Two of the basic assumptions underlying this theory, known as pluralism, are that interest
 groups are relatively easy to form and that groups representing popular ideas will have
 sufficient resources to influence the policy-making process. However, other political scientists
 question these assumptions, contending instead that wealthier individuals and corporations
 will have an easier time forming interest groups and will be able to use their material
 resources in ways that consistently work to their advantage in the political process. Although
 there may be strength in numbers, they argue, the numbers that matter most are the ones
 that come after dollar signs.

 This Timeline will explore the role of interest groups in the political process, with particular
 attention paid to the role of interest groups in financing election campaigns, in the hope of
 influencing the policy-making process. As you proceed, consider the impact of money on the
 electoral process:

    Do those candidates with larger campaign budgets have an advantage?
    If so, do these candidates, once elected, make policy decisions with an eye toward
     protecting the interests of those who contributed to their campaigns?
    If this is indeed the case, should we reform the way in which campaigns are financed?
    Finally, what does the evidence that is presented here suggest about the merits of the
     pluralists' position?

Timeline
People
Conclusion
Suggested Videos
Test Yourself




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Timeline

1787: Federalist Paper #10—The Mischiefs of Faction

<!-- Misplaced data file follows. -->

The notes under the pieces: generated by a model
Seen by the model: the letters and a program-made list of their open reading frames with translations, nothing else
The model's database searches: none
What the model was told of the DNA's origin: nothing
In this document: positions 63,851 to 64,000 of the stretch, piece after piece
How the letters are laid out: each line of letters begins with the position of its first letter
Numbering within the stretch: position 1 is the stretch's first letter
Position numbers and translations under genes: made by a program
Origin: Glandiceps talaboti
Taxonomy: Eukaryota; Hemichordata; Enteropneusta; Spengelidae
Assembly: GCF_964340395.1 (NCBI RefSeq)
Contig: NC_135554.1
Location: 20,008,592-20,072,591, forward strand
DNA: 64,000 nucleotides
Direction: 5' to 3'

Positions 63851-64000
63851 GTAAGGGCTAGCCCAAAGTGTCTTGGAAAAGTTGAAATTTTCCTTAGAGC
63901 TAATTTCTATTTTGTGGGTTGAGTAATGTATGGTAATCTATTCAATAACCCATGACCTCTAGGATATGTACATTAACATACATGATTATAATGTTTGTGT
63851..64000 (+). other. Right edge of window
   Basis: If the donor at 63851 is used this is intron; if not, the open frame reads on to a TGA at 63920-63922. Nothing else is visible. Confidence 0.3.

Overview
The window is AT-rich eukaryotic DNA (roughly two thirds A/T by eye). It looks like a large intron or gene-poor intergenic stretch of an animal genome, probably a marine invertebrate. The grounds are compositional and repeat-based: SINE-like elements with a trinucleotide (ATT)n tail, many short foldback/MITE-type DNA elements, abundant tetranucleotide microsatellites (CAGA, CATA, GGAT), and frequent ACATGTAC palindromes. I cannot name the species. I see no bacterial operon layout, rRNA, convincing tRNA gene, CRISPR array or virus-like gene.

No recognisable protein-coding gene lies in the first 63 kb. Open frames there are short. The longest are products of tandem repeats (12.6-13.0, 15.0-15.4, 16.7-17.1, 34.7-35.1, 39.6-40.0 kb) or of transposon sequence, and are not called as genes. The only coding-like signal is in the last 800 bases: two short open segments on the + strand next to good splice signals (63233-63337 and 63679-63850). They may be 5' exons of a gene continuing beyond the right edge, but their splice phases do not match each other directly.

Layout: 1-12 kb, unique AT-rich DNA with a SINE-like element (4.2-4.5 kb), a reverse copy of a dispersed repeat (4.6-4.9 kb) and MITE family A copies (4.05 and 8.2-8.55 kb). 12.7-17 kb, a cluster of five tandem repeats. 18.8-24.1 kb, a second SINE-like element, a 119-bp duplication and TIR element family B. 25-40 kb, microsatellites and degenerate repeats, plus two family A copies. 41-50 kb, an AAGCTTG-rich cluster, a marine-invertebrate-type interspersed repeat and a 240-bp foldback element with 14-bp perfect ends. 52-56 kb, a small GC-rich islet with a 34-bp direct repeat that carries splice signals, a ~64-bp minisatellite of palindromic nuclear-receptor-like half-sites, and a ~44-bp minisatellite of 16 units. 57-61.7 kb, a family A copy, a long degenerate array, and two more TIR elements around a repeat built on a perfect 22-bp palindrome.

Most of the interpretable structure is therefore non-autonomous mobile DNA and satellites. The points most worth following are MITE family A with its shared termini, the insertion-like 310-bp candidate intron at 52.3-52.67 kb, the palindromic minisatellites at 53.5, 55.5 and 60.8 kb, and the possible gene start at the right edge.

In 1787 a series of essays advocating ratification of the recently drafted U.S. Constitution was
published in the New York Independent Journal. The principal author of these essays, now
collectively known as the Federalist Papers, was James Madison, the primary architect of the
Constitution. As a member of the educated, land-owning elite, Madison was concerned that
"the people" were prone to acting in selfish ways that threatened property rights and
undermined what he regarded to be the best interests of society. At the same time, as
someone who firmly believed in the need for government to be based upon the "consent of
the governed," Madison favored a political system that allowed the people to have a voice in
the selection of their leaders and the formulation of government policy.

In Federalist Paper #10, considered by many to be one of the greatest American
contributions to political theory, Madison revealed his concerns about the way in which
organized interests could undermine the stability of the political system. He termed this
problem "the mischiefs of faction." In Madison's view, "the most common and durable source
of faction has been the various and unequal distribution of property." Because Madison
considered "an equal division of property" to be "wicked and improper," he had to find a way
to prevent majority factions (that is, those with less property) from using their numerical
advantage to threaten the rights and liberties of those who enjoyed greater wealth, all the
while "preserving the spirit and form of popular government."

You can access Federalist Paper #10 at http://memory.loc.gov/const/fed/fed_10.html. Read
this important essay. What does Madison propose as a method of curing the "mischiefs of
faction?" What are his attitudes toward "democracy?" Do you think his concerns are still
relevant today? If we consider contemporary interest groups to be the modern equivalent of
factions, do they cause the same types of mischief today that so concerned Madison more
than two centuries ago?